The addition of a “contact” section on your website ensures that anyone who wants to reach out can. You can include a contact form available through many hosting sites, such as WordPress and Square Space, that allows visitors to put their information and a brief description of why they want to get in contact with you. You can also just add your email, LinkedIn or phone number for contact. If you really want to cover your bases, do both!

 

Online portfolios allow you to connect with professionals and show off all of your talents and skills. They are a great way to incorporate who you are into what you do. When creating an e-portfolio, however, it is important to keep it up-to-date. If a potential employer looks you up online and finds your portfolio with a resume from 2015, and work samples to match, they aren’t seeing your best and brightest work. Every time you have a new piece that makes you glow, add it on! Every time you have a new, stunning version of your resume, update it! Just make sure as you add you look through your older pieces and determine if they are still relevant.

Most of all, remember that online portfolios are all about you…so have fun with them!

 

Written by Sophie Ey

ISO: A few good nonprofits that need fundraising help

Are you a nonprofit in the greater Eugene area? Are you interested in working with a University of Oregon student this spring to develop online fundraising materials?

If so, read on!

Two years ago I taught a class at the University of Oregon called Nonprofit Fundraising Communication. Students worked with Eugene- and Portland-area nonprofits to develop a number of donor-targeted materials, including appeal letters, donor newsletters and annual report infographics.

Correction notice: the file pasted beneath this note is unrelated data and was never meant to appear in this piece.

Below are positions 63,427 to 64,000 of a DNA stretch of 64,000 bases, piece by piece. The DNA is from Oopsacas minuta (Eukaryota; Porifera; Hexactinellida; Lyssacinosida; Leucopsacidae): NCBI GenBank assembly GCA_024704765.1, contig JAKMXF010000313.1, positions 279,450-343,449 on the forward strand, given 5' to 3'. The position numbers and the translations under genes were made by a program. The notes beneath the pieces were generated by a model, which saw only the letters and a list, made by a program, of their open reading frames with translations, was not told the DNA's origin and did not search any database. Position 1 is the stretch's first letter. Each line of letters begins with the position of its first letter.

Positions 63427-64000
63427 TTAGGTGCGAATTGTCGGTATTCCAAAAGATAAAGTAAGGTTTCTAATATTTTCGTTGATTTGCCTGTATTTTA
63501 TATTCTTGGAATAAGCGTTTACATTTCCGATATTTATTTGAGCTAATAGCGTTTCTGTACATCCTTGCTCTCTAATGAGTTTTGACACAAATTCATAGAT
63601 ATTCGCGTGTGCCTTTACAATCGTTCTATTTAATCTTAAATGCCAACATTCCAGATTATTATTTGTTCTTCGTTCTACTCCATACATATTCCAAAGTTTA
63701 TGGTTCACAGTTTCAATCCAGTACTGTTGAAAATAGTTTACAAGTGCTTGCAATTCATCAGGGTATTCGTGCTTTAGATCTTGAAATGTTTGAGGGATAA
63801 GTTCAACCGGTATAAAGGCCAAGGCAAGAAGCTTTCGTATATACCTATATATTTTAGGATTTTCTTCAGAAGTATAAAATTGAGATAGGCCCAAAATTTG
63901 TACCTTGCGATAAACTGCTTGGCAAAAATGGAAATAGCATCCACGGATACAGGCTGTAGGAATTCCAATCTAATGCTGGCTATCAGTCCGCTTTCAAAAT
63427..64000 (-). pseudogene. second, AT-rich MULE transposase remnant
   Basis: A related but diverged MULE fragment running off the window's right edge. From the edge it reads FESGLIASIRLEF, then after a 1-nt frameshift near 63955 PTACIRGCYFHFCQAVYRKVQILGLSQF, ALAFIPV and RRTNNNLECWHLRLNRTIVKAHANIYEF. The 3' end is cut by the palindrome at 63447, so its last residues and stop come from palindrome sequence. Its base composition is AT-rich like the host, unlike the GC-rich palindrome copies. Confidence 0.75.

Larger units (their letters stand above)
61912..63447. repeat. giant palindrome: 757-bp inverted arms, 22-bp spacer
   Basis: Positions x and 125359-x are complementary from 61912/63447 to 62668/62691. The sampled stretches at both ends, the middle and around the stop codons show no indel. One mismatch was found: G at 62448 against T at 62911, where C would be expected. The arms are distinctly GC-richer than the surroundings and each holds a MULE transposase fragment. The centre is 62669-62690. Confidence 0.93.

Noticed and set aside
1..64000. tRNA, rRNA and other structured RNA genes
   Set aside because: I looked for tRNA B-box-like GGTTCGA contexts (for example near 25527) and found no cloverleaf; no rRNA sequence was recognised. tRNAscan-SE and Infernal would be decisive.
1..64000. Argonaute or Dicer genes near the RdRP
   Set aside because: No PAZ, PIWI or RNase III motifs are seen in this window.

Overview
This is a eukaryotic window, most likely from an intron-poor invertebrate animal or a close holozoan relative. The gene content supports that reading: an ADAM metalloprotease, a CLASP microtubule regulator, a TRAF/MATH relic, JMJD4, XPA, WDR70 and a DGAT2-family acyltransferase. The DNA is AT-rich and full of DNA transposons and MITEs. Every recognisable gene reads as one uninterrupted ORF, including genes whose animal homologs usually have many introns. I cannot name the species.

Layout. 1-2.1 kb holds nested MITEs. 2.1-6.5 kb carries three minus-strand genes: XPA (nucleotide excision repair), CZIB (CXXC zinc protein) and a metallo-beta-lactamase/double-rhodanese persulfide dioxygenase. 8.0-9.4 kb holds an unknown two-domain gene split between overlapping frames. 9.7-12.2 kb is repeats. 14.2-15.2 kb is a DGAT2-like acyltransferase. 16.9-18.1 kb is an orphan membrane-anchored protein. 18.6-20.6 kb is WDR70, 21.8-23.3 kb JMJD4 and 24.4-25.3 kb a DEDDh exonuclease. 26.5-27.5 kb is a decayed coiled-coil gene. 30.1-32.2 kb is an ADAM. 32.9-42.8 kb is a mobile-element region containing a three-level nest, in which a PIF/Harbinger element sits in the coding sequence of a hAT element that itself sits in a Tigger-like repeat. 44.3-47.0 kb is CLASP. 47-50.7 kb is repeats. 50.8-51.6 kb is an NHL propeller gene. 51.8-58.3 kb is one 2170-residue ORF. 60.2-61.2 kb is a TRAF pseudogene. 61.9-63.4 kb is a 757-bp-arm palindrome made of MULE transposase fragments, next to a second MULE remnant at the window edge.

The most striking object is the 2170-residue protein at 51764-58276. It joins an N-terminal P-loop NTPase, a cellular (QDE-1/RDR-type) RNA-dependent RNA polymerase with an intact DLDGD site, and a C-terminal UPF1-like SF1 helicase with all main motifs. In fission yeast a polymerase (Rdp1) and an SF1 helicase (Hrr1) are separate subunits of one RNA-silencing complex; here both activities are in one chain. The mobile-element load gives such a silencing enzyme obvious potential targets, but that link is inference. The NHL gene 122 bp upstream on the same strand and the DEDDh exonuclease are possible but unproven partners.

This spring I’m teaching the course again – with a twist. Instead of focusing on general fundraising, this class will focus on online crowdfunding using a multimedia approach: email appeals, social media and video, among other things.

Time commitment: I’m looking for nonprofits interested in working with students over a 10-week period from early April to mid-June 2017.  Students in this class will be required to volunteer a minimum of 15 hours doing fundraising-related work for nonprofits. This means we’re looking for nonprofits that have the time and capacity to supervise the student-volunteers.

Crowdfunding project: We are specifically looking for nonprofits who need or want to develop an online crowdfunding campaign. Since crowdfunding works best when your nonprofit has an email database of donors and social media presence/following, that would be ideal – but not a dealbreaker. Crowdfunding also works best when you have a specific need to raise funds for (a program, project, piece of technology, etc.).

Is this something you’re interested in? We’d love to work with you! Email PR Instructor Courtney Munther at cmunther@uoregon.edu to learn more.

5 Tips for Building a Relationship with your Faculty Advisor

Faculty advisor: The term itself sounds intimidating. Many students feel hesitant or nervous to meet with their faculty advisor for a wide number of reasons. However, advisors are incredible resources when it comes to advice, course planning, job opportunities, letters of recommendation and resume feedback.